The Denver Post revolts against its hedge fund owner while Alden Global Capital exec expands his East Hampton mansion

By Julie Reynolds

As the media world rocks and reels this week over the Denver Post’s defiance against its hedge fund owner, new signs of that owner’s ever-expanding wealth are being uncovered.

But first, a recap. The past few days were unprecedented in the annals of modern journalism. On the verge of still more massive staff cuts, the Denver Post’s editorial board took a brazen step with a six-page Sunday collection of 10 op-ed pieces calling out the paper’s hedge-fund owner, Alden Global Capital.

It was a courageous and audacious move by the Post’s staff to stand up against those who control their livelihood.

The cries of rebellion from the Post’s editorial board were heard across the country — making the front page of the New York Times. The revolt also covered by the Washington Post, The Associated Press, NPR, Salon, Forbes, The Columbia Journalism Review and many more news outlets.

“The Denver Post is in open revolt against its owner,” the Times story stated on Saturday. “Angry and frustrated journalists at the 125-year-old newspaper took the extraordinary step this weekend of publicly blasting its New York-based hedge-fund owner and making the case for its own survival in several articles that went online Friday and are scheduled to run in The Post’s Sunday opinion section.”

The Washington Post called Denver’s demands that Alden sell the paper to civic-minded owners “a remarkable rebellion against the owners responsible for continual staff cuts at the paper during the past few years.”

“I think it’s got to be sold,” Colorado Governor John Hickenlooper told Rolling Stone Magazine. “They’re getting down to a real skeleton staff. I wish they would sell it, to be honest.”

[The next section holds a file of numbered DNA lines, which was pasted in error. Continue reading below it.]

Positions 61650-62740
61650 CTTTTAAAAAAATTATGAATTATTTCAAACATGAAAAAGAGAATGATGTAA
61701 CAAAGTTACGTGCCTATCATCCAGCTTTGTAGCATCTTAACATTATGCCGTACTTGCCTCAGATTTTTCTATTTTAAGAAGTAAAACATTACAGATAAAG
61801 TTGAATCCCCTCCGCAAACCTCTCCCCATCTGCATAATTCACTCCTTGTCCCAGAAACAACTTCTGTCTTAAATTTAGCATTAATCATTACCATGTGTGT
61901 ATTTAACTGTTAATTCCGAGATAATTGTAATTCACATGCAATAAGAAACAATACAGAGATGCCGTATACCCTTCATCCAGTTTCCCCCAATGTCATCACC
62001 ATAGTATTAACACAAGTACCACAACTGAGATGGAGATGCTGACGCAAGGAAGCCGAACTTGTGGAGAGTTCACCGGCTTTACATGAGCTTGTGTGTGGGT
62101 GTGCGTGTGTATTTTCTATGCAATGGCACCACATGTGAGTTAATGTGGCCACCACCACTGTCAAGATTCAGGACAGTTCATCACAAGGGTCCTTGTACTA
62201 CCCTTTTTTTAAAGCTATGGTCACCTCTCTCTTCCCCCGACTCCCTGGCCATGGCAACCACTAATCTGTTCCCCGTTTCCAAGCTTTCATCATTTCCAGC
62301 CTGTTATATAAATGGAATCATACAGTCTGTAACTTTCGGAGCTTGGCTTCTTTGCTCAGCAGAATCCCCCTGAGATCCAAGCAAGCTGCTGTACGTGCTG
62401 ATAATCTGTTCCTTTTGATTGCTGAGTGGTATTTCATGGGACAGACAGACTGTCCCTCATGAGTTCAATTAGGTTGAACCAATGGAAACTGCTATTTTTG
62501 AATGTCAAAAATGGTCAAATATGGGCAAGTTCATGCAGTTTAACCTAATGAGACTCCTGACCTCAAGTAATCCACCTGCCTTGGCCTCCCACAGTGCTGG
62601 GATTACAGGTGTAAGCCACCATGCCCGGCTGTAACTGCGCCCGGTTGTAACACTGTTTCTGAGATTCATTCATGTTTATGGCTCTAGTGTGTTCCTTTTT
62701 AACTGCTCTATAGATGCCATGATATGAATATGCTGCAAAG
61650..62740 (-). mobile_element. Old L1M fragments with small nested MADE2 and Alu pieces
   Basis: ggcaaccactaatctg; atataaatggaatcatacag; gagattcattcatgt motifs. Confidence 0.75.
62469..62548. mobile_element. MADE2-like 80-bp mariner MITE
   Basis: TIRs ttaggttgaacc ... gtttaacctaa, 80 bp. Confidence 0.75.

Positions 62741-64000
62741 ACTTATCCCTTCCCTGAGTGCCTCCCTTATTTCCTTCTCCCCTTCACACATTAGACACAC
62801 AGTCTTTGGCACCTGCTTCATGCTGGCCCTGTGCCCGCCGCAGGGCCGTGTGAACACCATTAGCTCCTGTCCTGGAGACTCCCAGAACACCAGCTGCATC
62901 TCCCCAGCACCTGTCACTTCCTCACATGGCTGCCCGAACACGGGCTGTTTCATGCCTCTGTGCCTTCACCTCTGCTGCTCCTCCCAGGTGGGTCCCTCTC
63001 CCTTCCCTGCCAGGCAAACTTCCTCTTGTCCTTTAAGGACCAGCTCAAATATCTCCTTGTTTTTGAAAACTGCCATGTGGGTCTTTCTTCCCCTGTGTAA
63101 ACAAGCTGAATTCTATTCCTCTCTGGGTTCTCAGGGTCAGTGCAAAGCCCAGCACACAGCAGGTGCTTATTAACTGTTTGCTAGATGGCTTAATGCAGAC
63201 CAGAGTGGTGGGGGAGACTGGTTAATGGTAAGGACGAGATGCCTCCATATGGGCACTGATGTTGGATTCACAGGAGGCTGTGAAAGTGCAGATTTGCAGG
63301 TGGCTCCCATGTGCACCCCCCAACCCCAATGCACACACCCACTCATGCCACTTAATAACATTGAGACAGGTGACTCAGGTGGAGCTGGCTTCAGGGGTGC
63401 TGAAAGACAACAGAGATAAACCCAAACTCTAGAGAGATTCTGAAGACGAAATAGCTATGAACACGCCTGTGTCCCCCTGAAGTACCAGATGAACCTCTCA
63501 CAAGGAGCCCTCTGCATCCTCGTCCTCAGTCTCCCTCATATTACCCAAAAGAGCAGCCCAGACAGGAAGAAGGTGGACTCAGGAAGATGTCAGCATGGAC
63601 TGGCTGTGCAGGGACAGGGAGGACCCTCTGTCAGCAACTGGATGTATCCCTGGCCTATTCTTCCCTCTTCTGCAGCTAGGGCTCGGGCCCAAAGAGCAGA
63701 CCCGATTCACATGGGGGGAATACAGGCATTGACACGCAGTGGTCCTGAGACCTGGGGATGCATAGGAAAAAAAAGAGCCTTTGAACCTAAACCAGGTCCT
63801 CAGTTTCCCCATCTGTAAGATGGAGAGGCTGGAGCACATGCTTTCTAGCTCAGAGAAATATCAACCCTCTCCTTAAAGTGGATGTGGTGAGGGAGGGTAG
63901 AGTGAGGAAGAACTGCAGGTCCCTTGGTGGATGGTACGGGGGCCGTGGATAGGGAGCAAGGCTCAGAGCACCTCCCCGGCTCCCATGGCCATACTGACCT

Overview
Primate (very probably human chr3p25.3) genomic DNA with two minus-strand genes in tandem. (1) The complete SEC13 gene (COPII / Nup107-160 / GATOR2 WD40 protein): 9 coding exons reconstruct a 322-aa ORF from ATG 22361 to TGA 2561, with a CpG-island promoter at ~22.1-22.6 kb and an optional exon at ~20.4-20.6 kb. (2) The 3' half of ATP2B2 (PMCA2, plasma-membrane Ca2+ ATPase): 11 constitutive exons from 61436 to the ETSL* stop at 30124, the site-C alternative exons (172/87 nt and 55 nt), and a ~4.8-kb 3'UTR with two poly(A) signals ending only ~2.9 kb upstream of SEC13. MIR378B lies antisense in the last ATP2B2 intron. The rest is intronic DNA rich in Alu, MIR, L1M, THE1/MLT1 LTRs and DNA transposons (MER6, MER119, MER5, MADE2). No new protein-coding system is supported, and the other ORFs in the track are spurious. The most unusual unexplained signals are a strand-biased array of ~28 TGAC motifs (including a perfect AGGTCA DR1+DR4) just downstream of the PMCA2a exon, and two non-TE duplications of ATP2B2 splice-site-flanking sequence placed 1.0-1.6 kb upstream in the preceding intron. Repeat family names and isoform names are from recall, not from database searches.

The layoffs

But let’s not forget that on Monday, some two dozen journalists lost their jobs at the Denver Post, and it’s because of Alden’s insistence on maintaining high profit margins for its investors above any other priority. In fact, Alden’s founders Randall Smith and Heath Freeman have made it clear those profits are their only priority.

Post reporters said there were sad goodbyes and a few tears Monday, but also smiles, hearty handshakes and hugs. A table of food in the middle of the newsroom was barely picked at, staff said, with the room quieting as the daily deadlines approached.

Journalists working on their last stories made calls and focused on finishing their copy.

“We’ve been fighting this for a while now,” Kieran Nicholson, chairman of the newsroom unit of the Denver Newspaper Guild, said of the layoffs. “It’s a sad day for the community, a sad day for our readers and a sad day for journalists, especially our colleagues who are losing jobs they truly care about, jobs they love.”

“Bare-knuckled capitalism without conscience”

Some reporters noted with irony over the weekend that Alden’s president Heath Freeman was recently granted a construction permit to expand his 5-bedroom, 5-bath, 3,500-square-foot mansion that sits on two acres in the Hamptons.

Pulitzer-prize winner Thomas Peele, an investigative reporter at the San Jose Mercury News, tweeted a photo of the house on Saturday, April 8.

The house sold in 2016 for $4.8 million, according to (The latest Suffolk County tax rolls show the combined properties assessed at just under $3.6 million. It should be noted that assessors’ values are often lower than actual sales prices.)

Let’s put that amount in perspective: it would cost less than $4.8 million to keep all those people lost in the latest Denver Post layoffs on the job for more than two years.


 Aerial view of 161 East Lake Drive Montauk, New York from Skytography on Vimeo.


It’s also crucial to remember that Alden’s decimation of newsrooms has been relentless across the country — in the Philadelphia region, Michigan, upstate New York, Minnesota, and New England. Northern and Southern California were especially hard hit. One has to wonder how many of Alden cofounder Randall Smith’s 17 mansions were financed by these cuts.

At least 20 journalists departed the Post on Monday. Most were forced layoffs, though some resigned or took voluntary layoffs. More names have not yet been confirmed, while several other workers are being kept on temporarily until the end of June, for a combined total of at least 25.

Still, the rallying cries continued all day Monday. Ken Doctor, writing for Harvard’s Nieman Lab, published what amounted to a manifesto for journalists in the hedge-fund era, titled “The Denver Post’s protest should launch a new era of ‘calling B.S.’”

“This is a golden age of American protest. It’s time to stand up and fight the vulture owners hollowing out local news.

“In The Denver Post’s awakening, we see the press finally calling B.S. on the B.S. that’s been right under its nose for so long. Is the local press woke?” Doctor wrote. “Maybe it took the bare-knuckled capitalism-without-conscience behavior of Alden Global Capital’s Heath Freeman to push journalists to this point.”